The first town south of Tangier – and first stop on the train line – ASILAH is one of the most elegant of the old Portuguese Atlantic ports, small, easy to manage, and exceptionally clean. First impressions are of wonderful square stone ramparts, flanked by palms, and an outstanding beach – an immense sweep of sand stretching to the north halfway to Tangier. The town’s Medina is one of the most attractive in the country, colourwashed in pastel shades, and with a series of murals painted for the town’s International Cultural Festival (3–4 weeks in Aug), which attracts performers from around the world with a programme of art, dance, film, music and poetry.
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Before the tourists and the International Festival, Asilah was just a small fishing port, quietly stagnating after the indifference of Spanish colonial administration. Whitewashed and cleaned up, it now has a prosperous feeling to it: the Grand Mosque, for example, has been rebuilt and doubled in size, there’s a wide paved seaside promenade and property developments, including a marina and golf course estate, are popping up either side of the town. As with Tangier, the beach is the main focus of life in summer. The most popular stretches are to the north of the town, out towards the train station. For more isolated strands, walk south, past the Medina ramparts.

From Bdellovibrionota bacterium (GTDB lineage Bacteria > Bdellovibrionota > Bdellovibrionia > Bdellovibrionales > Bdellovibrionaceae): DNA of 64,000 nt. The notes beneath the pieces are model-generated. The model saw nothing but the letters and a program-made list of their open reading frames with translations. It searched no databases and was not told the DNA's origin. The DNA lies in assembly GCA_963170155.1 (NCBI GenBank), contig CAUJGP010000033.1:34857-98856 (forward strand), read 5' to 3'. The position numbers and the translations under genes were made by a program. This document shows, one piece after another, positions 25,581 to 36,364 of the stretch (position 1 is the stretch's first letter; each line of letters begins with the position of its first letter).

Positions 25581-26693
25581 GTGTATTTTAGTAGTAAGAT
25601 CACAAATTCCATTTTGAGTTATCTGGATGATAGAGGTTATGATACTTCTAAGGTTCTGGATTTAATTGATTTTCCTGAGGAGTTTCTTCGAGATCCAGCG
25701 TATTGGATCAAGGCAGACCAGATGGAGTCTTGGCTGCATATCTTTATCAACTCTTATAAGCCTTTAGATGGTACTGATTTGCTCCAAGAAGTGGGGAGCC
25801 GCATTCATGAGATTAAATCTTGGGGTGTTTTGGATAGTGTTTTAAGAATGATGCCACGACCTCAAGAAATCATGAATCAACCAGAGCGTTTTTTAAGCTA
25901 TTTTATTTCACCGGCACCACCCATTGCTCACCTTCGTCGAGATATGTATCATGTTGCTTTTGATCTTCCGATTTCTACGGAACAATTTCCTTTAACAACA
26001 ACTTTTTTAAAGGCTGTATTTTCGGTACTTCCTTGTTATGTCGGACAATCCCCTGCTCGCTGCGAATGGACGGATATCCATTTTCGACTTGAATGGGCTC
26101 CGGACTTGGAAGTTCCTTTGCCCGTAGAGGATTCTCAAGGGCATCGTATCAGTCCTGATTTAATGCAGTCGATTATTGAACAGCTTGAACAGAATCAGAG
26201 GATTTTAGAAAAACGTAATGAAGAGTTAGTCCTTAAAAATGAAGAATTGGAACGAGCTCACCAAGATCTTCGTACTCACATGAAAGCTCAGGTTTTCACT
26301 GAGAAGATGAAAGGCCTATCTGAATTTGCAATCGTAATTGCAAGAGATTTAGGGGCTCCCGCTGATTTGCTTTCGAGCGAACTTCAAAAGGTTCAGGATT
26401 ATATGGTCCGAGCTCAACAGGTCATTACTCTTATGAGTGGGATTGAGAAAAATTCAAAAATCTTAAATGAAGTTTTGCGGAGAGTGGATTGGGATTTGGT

If you have an interest in ancient sites, you might devote a half-day to explore the prehistoric stone circle of Mzoura, south of Asilah. The desolate, unfenced site, whose name means “Holy Place” in Arabic, originally comprised a tumulus, assumed to be the tomb of some early Mauritanian king, enclosed by an elliptical circle of some 167 standing stones, mostly around 1.5 metres in height but some up to 5 metres. It was excavated in 1935 and the mound is now reduced to a series of watery hollows. There are photographs of Mzoura, pre-excavation, in the archeological museum in Tetouan.